Artificial intelligence is being used in a variety of job sectors, and now that generative AI models are easily available, workers are creatively using it to benefit their productivity. According to NPR, one study done in a customer service department found that the number of problems workers were able to resolve in an hour increased by 14 percent. Not only that, but customer satisfaction increased and employee turnover decreased (Wong & Ma, 2023).
Now, do we dare say that these employees “took the easy way out” by using generative AI to help them resolve customer’s problems? Customer service is well-known to be an emotionally demanding job, with high turnover and burnout. Using a tool to help achieve a healthier workplace while serving customers more efficiently isn’t “lazy,” it’s innovative. It’s how the workforce operates. Many would argue that part of the goal of K-12 schooling is to prepare students for what comes next: navigating life, forming healthy relationships, and entering the workforce. If innovative and ethical uses of generative AI are skills that are needed in the world our students enter after graduation, we should teach and practice those skills in school.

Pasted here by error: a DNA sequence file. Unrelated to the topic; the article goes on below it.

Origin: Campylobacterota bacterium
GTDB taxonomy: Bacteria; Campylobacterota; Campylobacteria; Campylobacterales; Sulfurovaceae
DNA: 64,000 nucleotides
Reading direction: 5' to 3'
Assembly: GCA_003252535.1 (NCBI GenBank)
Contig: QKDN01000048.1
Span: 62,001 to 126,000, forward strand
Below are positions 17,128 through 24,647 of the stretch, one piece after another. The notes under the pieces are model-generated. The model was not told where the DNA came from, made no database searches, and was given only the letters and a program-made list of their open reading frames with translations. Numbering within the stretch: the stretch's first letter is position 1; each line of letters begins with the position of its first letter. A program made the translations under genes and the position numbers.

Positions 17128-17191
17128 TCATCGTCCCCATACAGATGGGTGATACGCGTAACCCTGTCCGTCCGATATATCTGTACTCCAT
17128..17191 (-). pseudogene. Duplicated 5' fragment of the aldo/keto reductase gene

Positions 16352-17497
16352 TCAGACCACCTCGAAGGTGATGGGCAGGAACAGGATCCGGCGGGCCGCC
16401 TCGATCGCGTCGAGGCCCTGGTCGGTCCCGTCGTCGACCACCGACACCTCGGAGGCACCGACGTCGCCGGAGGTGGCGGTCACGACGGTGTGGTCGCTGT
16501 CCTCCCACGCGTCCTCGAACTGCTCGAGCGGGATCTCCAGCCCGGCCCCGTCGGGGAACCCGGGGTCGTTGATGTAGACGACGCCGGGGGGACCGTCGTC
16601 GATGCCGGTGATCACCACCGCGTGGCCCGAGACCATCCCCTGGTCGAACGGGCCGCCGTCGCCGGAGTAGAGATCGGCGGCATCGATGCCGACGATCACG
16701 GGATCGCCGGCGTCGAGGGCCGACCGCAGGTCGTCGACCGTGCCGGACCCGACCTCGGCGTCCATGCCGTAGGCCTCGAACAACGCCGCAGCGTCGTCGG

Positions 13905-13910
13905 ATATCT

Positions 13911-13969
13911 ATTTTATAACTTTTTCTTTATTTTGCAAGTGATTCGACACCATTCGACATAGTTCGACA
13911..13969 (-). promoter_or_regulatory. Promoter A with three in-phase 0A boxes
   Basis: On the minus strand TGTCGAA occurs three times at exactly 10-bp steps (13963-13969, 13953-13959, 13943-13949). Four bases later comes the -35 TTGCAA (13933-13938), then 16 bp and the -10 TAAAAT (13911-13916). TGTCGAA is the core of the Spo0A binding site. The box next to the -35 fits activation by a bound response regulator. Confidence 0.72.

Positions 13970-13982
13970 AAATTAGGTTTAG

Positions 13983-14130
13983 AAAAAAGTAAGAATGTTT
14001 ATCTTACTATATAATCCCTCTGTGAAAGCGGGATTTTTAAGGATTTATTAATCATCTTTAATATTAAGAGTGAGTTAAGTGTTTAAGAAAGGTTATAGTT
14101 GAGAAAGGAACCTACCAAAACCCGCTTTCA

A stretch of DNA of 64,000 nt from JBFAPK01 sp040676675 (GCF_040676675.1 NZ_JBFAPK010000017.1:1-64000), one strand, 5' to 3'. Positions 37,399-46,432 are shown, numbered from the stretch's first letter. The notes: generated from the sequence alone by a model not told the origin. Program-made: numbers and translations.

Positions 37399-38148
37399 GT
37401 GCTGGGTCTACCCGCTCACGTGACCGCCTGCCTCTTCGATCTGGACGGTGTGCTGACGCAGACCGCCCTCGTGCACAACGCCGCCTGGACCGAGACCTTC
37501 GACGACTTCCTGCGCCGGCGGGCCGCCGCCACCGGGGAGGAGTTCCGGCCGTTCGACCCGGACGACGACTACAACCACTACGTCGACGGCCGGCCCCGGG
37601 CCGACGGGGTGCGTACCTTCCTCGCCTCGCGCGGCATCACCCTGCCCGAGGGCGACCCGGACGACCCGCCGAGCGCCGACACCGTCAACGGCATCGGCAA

Argument #4: It’ll make plagiarism easier to commit and harder to catch.